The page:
The Hamoaze (hæ) is a broad, deep, estuarine stretch of the tidal River Tamar, between the River Lynher and Plymouth Sound, dividing Cornwall in the west from Devonshire in the east. The Devon shore is occupied by the City of Plymouth, including Devonport.
The name first appears as ryver of Hamose in 1588 and it originally most likely applied just to a creek of the estuary that led up to the manor of Ham, north of the present-day HMNB Devonport (Devonport Dockyard). The name evidently later came to be used for the estuary's main channel.
The ose element possibly derives from Old English wase meaning 'mud' (as in 'ooze') – the creek consisting of mud-banks at low tide., although this is not confirmed.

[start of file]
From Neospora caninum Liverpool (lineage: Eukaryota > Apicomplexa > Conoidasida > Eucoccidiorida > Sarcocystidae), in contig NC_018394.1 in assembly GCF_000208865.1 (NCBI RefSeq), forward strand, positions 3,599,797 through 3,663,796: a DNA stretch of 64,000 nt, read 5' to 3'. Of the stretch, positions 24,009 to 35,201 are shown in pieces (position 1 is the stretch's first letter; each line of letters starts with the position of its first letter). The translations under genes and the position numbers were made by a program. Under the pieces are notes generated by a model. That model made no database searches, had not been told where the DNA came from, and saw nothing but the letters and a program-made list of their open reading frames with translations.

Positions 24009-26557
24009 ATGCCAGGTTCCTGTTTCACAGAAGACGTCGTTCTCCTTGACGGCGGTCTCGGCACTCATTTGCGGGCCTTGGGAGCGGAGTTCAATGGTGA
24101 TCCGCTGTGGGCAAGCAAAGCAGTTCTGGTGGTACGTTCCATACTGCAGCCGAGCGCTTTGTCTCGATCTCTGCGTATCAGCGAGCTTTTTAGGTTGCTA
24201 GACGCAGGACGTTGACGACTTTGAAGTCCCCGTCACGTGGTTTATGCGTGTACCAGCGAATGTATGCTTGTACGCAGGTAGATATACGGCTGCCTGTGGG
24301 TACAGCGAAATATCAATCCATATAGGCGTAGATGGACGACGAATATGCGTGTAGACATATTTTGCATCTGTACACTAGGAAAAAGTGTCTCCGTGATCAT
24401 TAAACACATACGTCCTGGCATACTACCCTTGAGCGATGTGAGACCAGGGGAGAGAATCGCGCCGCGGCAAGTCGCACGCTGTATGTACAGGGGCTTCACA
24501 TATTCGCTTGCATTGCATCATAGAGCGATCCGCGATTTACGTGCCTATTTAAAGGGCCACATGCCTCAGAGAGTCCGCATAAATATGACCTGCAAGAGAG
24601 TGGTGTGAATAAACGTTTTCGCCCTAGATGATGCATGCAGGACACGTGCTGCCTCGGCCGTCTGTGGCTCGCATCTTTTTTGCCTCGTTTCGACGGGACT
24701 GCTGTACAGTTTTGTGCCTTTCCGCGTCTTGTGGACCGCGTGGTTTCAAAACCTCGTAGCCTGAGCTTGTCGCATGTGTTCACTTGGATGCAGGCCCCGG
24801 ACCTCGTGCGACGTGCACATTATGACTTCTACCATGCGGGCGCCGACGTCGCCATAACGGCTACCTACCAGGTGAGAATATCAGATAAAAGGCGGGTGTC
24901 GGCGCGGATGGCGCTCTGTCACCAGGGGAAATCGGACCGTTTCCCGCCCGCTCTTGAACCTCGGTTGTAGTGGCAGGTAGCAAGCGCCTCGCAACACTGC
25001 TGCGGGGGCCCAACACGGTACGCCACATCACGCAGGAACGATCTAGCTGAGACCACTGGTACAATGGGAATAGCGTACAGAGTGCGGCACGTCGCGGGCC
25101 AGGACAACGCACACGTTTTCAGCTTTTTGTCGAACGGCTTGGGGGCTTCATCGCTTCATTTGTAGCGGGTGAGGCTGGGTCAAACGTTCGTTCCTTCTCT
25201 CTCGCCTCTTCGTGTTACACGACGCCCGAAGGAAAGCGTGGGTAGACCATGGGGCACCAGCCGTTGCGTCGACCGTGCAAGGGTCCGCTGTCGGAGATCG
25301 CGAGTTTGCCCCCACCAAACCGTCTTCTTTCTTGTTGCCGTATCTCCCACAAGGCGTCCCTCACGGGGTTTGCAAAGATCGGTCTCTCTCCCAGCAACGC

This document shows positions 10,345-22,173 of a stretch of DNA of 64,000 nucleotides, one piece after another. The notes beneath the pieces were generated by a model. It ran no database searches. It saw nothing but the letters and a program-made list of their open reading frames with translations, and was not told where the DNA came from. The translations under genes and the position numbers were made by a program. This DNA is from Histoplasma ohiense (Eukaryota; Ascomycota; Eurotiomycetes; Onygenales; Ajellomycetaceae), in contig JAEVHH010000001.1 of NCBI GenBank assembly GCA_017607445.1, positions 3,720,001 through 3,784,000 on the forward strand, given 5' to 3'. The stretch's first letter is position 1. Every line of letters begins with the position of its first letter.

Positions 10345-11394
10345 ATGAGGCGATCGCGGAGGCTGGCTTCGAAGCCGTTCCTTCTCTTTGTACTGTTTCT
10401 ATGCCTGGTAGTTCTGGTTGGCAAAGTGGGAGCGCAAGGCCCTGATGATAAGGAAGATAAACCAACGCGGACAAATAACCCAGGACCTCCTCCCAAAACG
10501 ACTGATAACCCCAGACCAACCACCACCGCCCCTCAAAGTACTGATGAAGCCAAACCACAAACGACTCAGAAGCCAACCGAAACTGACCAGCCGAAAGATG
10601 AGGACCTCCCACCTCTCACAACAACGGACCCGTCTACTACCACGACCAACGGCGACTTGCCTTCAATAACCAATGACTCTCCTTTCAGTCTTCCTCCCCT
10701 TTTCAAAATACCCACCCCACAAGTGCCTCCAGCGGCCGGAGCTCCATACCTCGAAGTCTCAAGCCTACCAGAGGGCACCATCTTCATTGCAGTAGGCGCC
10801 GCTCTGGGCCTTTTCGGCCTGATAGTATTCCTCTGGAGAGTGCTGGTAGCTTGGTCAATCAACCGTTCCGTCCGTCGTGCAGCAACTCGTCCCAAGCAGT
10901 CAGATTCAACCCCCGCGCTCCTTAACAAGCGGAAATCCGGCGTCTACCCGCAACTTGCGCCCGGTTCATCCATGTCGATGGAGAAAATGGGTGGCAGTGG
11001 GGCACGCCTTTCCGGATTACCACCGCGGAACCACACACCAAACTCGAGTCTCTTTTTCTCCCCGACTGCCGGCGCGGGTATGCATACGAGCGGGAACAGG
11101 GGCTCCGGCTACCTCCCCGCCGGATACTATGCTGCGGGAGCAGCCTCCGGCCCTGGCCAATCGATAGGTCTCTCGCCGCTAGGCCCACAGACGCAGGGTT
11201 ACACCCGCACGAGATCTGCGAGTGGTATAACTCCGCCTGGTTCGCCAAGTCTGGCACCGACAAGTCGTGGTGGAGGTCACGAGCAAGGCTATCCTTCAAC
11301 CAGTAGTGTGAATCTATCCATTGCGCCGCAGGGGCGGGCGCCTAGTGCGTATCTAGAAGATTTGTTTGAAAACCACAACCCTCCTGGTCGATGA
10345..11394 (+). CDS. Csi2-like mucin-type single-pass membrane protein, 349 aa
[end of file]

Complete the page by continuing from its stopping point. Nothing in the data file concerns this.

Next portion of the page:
The Hamoaze flows past Devonport Dockyard, which belongs to the Royal Navy. The presence of large numbers of small watercraft are a challenge and hazard to the warships using the naval base and dockyard.
Towns and villages on on the banks of the include:
- Gover, J.E.B., Mawer, A. & Stenton, F.M (1931). "The Place-Names of Devon". English Place-Name Society. Vol viii. Part I. (Cambridge University Press): 20.
| ("Wikimedia Commons" has material|